Kennan-area wolf pack decimated
DNR says a record number were killed; farmer says pack will still be a problem
Wildlife officials killed an unprecedented number of wolves on a Kennan-area farm earlier this month.
Eight animals were trapped and shot, and two were shot from long range in an area where wolf depredations were becoming common, DNR wolf biologist Adrian Wydeven said. Those numbers exceed kill totals from any single location in the recent history of wolf management in Wisconsin.
During the past several months, at least two dogs and one heifer have been attacked by the so-called Skinner Creek pack, named for the area it inhabits. All of the dead wolves are from that pack, Wydeven said. Seven of the dead wolves are pups, he added.
One more wolf pup was found near the trapping area dead from a gunshot wound. Officials suspect the animal was shot by a poacher or errant coyote hunter. Wydeven said an investigation is unlikely because the animal does not appear to be a full-blooded wolf.
Several of the Skinner Creek animals might be cross-bred with domestic dogs, he said.
Wolves are protected under state and federal law, but wildlife officials have had the authority to kill some wolves in depredation cases since 2003.
Dog-wolf hybrids are considered to be a stain in the population’s genetic pool and are typically more aggressive than their full-blooded counterparts. If it is certain that an animal is a hybrid, the DNR has more liberty to act.
“Some of them have very obvious dog characteristics,” Wydeven said of the specimens from the Skinner Creek pack. “We would want to eliminate a pack like that from the wild.”
But the pack has not been eliminated. The trapper in the case reported seeing at least one more adult wolf at large in the area, and three pups that were captured before Aug. 1 were released with ear tags (Aug. 1 is a benchmark date under federal wildlife rules).
Wydeven said the pups, each of which weighs approximately 30 pounds, have a good chance of survival if they reconnect with one of the pack’s adult survivors.
Wildlife authorities ended their activities in the area Aug. 12 and will not return unless there is another depredation. Trapping began on July 29.
The pack has been a problem in the area because it was using farm fields as rendezvous points. It learned to kill livestock and was very aggressive to barnyard dogs.
“They were starting to consider it their territory,” and considered other canines to be trespassers, Wydeven said.
The pack’s boldness is part of the reason so many were caught and killed, he said.
The total number of wolves trapped at the Kennan site (11) also exceeds the previous record for any one location in the state (nine wolves were trapped at a site in Burnett County and released elsewhere several years ago, before officials had the authority to kill problem wolves).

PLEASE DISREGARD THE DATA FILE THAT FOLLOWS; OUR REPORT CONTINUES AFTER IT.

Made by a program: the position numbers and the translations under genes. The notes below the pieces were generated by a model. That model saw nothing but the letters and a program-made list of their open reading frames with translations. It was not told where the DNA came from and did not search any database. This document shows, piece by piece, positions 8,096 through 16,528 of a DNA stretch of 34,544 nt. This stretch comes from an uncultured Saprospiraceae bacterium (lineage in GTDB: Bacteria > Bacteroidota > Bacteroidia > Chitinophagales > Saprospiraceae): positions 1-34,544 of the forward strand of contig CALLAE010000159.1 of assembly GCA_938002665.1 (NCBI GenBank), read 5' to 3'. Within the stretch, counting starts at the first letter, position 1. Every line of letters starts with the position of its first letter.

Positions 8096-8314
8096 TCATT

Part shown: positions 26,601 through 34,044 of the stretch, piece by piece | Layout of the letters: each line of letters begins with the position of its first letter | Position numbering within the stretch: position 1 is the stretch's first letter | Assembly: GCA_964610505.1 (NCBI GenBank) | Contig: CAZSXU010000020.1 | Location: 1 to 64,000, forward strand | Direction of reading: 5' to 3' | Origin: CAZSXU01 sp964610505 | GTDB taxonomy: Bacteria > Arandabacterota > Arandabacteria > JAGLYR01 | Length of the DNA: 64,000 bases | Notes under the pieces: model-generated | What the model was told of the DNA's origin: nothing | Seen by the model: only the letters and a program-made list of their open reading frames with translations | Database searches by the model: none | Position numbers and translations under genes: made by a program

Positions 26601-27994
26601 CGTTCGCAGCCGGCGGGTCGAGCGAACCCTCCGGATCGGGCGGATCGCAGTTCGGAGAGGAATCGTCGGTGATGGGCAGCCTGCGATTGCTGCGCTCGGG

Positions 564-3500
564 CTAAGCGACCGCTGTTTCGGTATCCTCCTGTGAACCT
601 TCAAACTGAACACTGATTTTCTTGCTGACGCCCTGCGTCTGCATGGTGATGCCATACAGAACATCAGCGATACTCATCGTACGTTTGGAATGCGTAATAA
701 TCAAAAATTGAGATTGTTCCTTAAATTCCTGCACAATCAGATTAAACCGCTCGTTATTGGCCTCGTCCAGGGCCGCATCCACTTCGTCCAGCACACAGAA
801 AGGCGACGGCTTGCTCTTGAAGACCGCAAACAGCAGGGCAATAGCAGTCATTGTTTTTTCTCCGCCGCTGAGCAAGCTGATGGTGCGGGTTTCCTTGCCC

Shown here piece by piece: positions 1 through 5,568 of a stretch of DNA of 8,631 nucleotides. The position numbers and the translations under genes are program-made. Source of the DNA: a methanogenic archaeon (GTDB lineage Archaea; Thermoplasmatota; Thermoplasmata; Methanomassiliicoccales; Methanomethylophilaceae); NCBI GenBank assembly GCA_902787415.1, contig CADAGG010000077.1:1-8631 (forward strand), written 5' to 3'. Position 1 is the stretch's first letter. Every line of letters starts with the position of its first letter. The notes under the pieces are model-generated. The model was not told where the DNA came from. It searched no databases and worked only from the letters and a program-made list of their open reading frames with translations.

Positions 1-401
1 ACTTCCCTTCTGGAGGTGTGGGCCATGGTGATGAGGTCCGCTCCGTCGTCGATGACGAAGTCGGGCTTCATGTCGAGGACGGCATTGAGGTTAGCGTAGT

Terry Wanish farms the land on County Highway J, approximately three miles north of the village of Kennan, where the wolves were killed. He said they have been gathering in his fields once or twice a month for several years. He lost a 1,100-pound heifer to the pack before the trapping started.
Even after 11 wolves were removed from the area, Wanish said he’s not confident his wolf troubles are over.
“(I) watched seven of them in a field after the trappers were done,” he said Monday. “There are lots of big ones left.”
The dead wolves will be sent to two Madison-area labs for genetic analysis and other tests. Among other things, the tests will show whether and to what extent the animals are crossed with domestic dogs. The results will be available in approximately five to six weeks.
The precise lineage of dog-wolf hybrids is difficult to trace. Wydeven said verified wolf-dog breeding encounters – not initiated by humans – are extremely rare. He said in most cases, dog-wolf hybrids are products of human design.
It is illegal to intentionally breed a full-blooded wolf with a hybrid wolf or a dog in Wisconsin, but hybrids can be imported.
When hybrids escape or are released, they sometimes join a wolf pack, Wydeven said.
Wolf activities elsewhere in Price County
In related news, two full-blooded wolves from a different pack were trapped and killed earlier this summer on Ed Jasurda’s home farm in the town of Worcester.
Jasurda’s 14-year-old dog survived a wolf attack in May, and wildlife authorities started trapping there shortly thereafter. Wydeven said the two wolves – a male and a female – are believed to have been the only animals in the Musser Creek pack.
Trapping was attempted in an area south of Catawba recently for animals in the Green Creek pack, which are thought to be responsible for livestock depredation there. That attempt did not yield any wolves, Wydeven said.
The DNR attempted live-trapping in the Kimberly Clark Wildlife Area northwest of Phillips in late July but was unsuccessful. Those wolves would have been released with radio-tracking collars.
In the state of Wisconsin, wildlife authorities have killed 16 full-blooded wolves this year, not including nine Skinner Creek animals that are thought to be hybrids. The 16 wolves include the two in the Musser Creek pack and one from the Kennan site.
There have been 39 wolf-depredation incidents statewide this year, including eight in Price County. That comprises verified occasions when a pet or livestock were killed or injured by wolves. Some of those incidents comprise multiple livestock depredations on single sites.
Twenty-two Wisconsin farms have had verified depredation incidents this year. There are also many farmers who have reported wolves stalking herds without actually attacking.